Empathy Points

I’ve been thinking a lot about empathy lately.Screen Shot 2017-10-02 at 10.20.31 PM

And, I’ve noticed that some people are significantly better at being empathic than others. I’ve also noticed that my own capacity for empathy has changed really dramatically over time, and I think I can try to draw a few conclusions.

First, I’d like to argue that, in general, empathy is good and creates positive effects. It causes us to be more understanding of others, to seek compromises and win-win solutions, to listen more and better, to be less reactionary and more conscientious with our choices, to live more sustainably, to give more time and money to service and charity, and to support a greater sense of community and togetherness.


In other words, this

And yet, empathy is really, really hard. To help me understand it better, I invented a system in my head that I call Empathy Points. They can also be imagined like hearts from the Legend of Zelda.


This is almost exactly what my life is like

When you’re a toddler, you have zero empathy points. You literally cannot understand that other people have feelings and that they might be affected by the things you do (I see this whenever my 3-year old niece trucks my 1-year old niece like she’s a Madden character). But, over time your capacity for empathy begins to increase (partially through good parenting and partially through the natural development of your brain). Your empathy meter goes from zero points to 10 points.

This is a common scene when Evie and Ida hangout

Then, you start to read fiction, and you find yourself sharing a brain with another *person*, and you discover that putting in this type of work actually increases your resting Empathy Point total. Eventually, you’ve achieved enough empathy to internalize phrases like “violence isn’t the answer” and “be a good listener”. Finally, you mature to your peak empathy points capacity, and without work that’s where you’ll stay for the rest of your life.

Today, it is understood that reading improves empathy and meditation increase compassion. In short, simply trying to improve your brain yields positive effects. But one thing that I think people lack is an understanding of why developing your empathy point meter is important. Most of us feel like we are plenty empathetic in our daily lives because we’re all nice, lovely people who never do anything mean.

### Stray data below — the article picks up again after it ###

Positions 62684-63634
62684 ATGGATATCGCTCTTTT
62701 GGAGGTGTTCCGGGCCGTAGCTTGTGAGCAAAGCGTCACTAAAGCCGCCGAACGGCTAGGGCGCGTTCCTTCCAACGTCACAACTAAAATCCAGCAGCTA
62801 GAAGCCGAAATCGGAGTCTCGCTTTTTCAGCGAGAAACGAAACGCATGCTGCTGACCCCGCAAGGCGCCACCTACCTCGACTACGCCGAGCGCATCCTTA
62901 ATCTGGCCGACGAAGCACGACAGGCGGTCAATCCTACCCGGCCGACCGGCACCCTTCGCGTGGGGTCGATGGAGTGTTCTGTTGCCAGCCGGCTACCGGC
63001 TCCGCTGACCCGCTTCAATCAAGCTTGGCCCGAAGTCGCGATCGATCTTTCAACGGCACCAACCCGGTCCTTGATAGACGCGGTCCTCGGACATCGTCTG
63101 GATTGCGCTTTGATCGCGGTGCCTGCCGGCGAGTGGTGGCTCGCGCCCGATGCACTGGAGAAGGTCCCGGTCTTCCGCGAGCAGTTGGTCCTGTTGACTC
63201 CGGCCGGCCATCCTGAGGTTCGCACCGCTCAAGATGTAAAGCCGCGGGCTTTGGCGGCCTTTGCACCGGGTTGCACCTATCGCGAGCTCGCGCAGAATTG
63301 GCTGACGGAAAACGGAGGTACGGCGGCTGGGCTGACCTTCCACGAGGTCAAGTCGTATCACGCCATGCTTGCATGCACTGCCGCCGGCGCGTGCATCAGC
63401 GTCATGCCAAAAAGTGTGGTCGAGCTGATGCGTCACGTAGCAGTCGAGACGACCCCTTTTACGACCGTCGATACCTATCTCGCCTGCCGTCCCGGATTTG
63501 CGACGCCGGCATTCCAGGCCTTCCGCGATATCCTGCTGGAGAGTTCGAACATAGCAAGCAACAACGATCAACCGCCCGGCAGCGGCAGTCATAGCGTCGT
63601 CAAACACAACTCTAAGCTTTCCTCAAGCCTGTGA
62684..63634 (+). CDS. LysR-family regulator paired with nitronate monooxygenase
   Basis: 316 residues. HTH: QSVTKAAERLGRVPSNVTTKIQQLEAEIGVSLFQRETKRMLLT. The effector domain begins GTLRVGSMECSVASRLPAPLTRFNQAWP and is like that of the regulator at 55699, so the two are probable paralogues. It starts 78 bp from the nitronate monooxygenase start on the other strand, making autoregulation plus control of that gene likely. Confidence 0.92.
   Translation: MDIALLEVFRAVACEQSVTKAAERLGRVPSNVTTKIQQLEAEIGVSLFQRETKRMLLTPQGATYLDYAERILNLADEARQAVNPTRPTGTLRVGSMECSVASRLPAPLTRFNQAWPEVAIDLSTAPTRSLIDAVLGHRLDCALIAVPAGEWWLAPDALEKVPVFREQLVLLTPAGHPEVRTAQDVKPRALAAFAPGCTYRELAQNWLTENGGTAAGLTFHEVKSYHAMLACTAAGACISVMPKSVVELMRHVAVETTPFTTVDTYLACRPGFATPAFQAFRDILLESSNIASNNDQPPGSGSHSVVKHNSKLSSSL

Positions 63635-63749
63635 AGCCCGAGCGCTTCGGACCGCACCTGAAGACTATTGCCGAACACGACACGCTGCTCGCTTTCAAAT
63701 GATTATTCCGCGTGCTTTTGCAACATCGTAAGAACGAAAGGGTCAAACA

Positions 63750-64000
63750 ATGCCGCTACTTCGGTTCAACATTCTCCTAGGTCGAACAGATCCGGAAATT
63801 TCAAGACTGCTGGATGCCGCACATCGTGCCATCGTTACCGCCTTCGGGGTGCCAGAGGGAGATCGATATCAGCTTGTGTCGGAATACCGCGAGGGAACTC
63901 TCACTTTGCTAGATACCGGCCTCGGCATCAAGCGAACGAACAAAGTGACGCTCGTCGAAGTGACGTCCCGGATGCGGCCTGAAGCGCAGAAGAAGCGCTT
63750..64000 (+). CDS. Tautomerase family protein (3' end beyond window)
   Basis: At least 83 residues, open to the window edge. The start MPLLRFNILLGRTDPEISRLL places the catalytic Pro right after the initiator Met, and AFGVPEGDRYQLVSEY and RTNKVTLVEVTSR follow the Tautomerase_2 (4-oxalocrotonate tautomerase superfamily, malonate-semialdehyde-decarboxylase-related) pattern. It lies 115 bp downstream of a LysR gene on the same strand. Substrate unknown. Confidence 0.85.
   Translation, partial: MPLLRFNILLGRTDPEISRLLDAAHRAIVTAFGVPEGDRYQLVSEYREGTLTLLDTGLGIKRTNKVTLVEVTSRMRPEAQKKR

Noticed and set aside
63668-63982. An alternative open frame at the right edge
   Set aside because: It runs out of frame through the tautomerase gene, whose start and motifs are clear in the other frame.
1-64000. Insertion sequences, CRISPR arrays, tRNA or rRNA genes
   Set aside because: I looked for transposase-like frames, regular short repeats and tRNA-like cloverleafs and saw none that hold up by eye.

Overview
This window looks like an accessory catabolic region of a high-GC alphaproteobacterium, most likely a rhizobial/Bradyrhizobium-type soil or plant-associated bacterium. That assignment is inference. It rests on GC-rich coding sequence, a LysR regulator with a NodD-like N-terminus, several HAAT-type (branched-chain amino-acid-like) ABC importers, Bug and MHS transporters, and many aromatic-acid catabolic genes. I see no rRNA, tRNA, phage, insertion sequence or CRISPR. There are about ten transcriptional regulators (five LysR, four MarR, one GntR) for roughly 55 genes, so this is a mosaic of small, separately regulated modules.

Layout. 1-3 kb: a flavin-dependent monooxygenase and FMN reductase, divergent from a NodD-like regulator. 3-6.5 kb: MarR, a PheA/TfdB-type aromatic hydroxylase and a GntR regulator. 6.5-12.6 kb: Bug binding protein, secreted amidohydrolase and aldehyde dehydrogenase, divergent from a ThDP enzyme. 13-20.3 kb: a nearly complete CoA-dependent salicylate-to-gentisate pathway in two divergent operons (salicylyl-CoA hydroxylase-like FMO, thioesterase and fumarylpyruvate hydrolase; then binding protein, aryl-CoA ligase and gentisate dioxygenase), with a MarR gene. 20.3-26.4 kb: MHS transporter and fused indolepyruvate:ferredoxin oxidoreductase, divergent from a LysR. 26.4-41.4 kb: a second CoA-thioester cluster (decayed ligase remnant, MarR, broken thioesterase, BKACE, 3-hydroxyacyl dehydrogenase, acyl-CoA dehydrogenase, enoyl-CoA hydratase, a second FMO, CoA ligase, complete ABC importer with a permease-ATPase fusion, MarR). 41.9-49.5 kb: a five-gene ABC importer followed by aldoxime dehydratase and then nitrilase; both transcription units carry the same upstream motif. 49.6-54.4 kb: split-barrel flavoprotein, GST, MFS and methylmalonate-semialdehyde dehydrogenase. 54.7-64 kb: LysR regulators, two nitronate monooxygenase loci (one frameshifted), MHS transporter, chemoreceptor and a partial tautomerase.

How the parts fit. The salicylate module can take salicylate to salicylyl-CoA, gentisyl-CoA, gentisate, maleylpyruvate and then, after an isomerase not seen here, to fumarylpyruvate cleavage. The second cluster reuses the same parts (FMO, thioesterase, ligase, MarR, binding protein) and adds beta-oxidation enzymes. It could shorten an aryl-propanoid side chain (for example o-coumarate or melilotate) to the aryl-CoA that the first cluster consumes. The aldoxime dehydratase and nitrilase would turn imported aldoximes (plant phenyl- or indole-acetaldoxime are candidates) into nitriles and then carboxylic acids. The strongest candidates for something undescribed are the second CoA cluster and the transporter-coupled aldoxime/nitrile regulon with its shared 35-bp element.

We are all perfect humans who never do anything wrong

But, our empathy meter doesn’t stay full all the time. I’ve noticed that when I’m suffering my capacity for empathy plummets. Imagine that you’ve just walked in the door with some groceries, and your roommate/spouse/child says “Hey, can you help me with this?” and you are putting away your groceries and you’re a little annoyed but you say, “give me just a second, I’ll be right there,” and then a few moments later you stub your toe on a tableleg and a split moment after you hear, “Hey, are you gonna come help me with this?” to which you respond “JUST A FUCKING MINUTE!” Somehow, between the stress and the groceries and the toe, the empathy meter dried up. You’re out of empathy points. Game over.


haha, I am mature

In fact, I find that there is a direct relationship between suffering and empathy, and that the reason why it’s important to increase our total empathy points is so that we can handle difficult situations with more kindness and grace. This manifests itself in two ways – the first is simply having a greater total amount of empathy points to lose before you lose the game (e.g. the Dalai Lama might have a million empathy points, and he doesn’t become a dick when he stubs his toe, whereas I might have a hundred empathy points and just be happy that I’m not too hangry). The second is that a well trained mind can diminish the loss of empathy points when confronted with suffering. For example, when I was young, I was heartbroken, and it caused me to lose empathy for basically everyone around me – I didn’t listen to the girl, or to my friends, I became selfish. But now when I feel down, even though I feel my empathy points slipping away nonetheless, they leave more slowly, I have more to begin with, and I’m faster to replenish them.

Which brings me to the point that I’ll end on. Several times over the past year, people asked me what to do when they were feeling sad (a distinct form of suffering). I recommended that they read, exercise, and watch the occasional movie, and not to spend time dating or trying to meet new people. While exercise is pretty great for fixing your body’s chemical balance, reading and watching movies actually helps build empathy, restoring the sensation of love and centeredness that you really need if you want to be happy (and especially if you want to be happy with someone else).

Maybe the greatest ability is just to be aware of your own empathy meter. Are you doing work to improve it? When you are suffering, how quickly does it disappear? How quickly can you replenish it? These are valuable things to meditate on and incorporate. If you know any good tricks to help, I’d love to know them myself.

Thanks for reading –


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